It's not yet clear whether the trend will be permanent -- one key reason cost growth has slowed has nothing to do with policy or innovation, but rather that the economy has been depressed for years. But the ACA expanded on provider payment savings policies from the 2000s and adopted a plethora of new measures, some of which are already proving successful at reducing spending. On top of that, U.S. medical cost growth, long having exceeded other areas of the economy, is currently at a five-decade low and more closely in line with GDP.
"On the whole, we do not believe that the recent slowdown in Medicare spending growth is a fluke," wrote the researchers Chapin White and Paul Ginsburg. Thanks to the cost-control reforms over the last decade, they added, "the CBO projects that over the next decade Medicare spending per enrollee will grow substantially more slowly than the overall economy." They argued that the ACA in particular lays the framework for longer term cost-control by transitioning the provider reimbursement system from paying for quantity to paying for quality, something even Republicans quietly believe is a good idea.
If the cost-growth slowdown continues into the foreseeable future, it could have dramatic implications on the future of health care policy.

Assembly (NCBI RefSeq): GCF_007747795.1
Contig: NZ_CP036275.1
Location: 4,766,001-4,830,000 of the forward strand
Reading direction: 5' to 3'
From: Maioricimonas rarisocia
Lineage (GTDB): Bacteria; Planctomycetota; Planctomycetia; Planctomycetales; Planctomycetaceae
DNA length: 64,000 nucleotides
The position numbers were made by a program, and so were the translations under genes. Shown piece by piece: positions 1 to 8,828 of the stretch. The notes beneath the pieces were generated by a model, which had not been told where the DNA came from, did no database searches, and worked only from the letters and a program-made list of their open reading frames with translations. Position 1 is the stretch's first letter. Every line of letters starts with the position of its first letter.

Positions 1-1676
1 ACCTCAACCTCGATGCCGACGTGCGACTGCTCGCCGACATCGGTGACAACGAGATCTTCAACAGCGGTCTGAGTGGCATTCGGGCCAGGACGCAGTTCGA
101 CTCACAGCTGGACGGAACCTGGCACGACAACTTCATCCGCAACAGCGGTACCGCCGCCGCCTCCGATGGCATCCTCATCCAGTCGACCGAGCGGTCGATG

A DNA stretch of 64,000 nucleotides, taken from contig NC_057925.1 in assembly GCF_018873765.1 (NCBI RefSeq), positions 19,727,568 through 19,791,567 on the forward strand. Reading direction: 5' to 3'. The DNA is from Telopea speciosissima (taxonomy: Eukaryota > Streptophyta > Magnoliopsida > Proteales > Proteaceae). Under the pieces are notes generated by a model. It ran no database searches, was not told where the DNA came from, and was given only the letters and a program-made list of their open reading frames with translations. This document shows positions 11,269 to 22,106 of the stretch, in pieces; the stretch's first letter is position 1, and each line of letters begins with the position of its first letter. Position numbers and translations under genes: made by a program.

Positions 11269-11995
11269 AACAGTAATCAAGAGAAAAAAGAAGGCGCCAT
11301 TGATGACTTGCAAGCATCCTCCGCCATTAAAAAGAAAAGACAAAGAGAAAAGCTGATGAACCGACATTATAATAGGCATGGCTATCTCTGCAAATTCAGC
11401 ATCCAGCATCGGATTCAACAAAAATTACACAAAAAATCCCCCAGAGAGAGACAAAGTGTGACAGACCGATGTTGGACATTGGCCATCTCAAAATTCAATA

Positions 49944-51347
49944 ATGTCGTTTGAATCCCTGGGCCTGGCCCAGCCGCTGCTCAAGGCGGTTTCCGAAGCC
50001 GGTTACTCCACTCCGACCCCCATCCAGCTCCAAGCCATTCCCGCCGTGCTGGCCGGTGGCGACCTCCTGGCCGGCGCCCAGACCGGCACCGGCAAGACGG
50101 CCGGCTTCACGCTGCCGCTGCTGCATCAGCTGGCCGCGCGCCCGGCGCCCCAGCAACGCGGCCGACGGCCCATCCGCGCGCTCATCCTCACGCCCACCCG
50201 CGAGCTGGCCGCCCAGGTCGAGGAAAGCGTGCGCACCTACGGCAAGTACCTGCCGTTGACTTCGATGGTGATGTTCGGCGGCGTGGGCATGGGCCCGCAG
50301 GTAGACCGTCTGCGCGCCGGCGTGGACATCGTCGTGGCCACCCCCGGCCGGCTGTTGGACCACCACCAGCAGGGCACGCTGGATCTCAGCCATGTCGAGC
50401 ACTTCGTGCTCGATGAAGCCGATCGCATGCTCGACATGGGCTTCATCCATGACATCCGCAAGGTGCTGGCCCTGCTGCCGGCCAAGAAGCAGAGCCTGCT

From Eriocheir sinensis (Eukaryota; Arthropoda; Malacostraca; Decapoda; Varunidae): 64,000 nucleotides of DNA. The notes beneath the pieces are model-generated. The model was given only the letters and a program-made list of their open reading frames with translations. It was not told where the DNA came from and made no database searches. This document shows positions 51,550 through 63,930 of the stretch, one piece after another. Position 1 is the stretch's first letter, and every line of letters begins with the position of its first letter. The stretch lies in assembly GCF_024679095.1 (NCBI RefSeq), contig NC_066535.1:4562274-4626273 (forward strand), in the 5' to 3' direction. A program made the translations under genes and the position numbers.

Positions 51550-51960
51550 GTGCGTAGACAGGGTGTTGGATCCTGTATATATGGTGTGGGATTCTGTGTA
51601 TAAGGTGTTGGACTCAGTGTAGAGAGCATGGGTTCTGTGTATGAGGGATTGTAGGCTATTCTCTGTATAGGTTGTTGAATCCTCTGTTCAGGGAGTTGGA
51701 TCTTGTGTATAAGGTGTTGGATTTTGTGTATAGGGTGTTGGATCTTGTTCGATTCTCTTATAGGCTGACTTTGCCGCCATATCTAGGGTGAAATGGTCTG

The conservative movement has disliked Medicare ever since its inception in the early 1960s, when Ronald Reagan argued it would spell the end of freedom in America. Half a century after enactment, Republicans have found a potent pretext to dismantle the senior safety-net program: impending fiscal doom. Indeed, official projections in recent years have found that Medicare spending is on course to swallow the entire federal budget in half a century. And that has been the central justification for the GOP's plan, written by Rep. Paul Ryan, to phase out traditional Medicare and replace it with a subsidized private insurance system.
But if the NEJM projections hold, the threat of fiscal catastrophe would lose steam. And that means Republicans would have to resort to ideological arguments against Medicare if they want to end its basic structure -- a hard sell given the program's immense popularity. Prior efforts to dramatically scale back Medicare benefits have fallen flat, and without being able to portray privatization or "premium support" as critical to avoiding fiscal apocalypse, as Ryan does on a regular basis, there's no reason to expect a different outcome.
Ironically, the news of the changing trend line comes amid a congressional debate over the future of Medicare. House committees last week cleared GOP-sponsored legislation to repeal the health care law's Independent Payment Advisory Board, a panel of 15 appointed experts who will be charged with limiting Medicare per-enrollee spending to per-capita GDP growth plus 1 percent -- it would do so via provider cuts, which if too steep could restrict access to care. Part of the reason Republicans want to repeal IPAB is that it may render their push for a privatized system irrelevant.
But the kicker is that if the NEJM study's projections prove to be correct, neither approach may be necessary, and Medicare as we know it will be alive and healthy for the foreseeable future.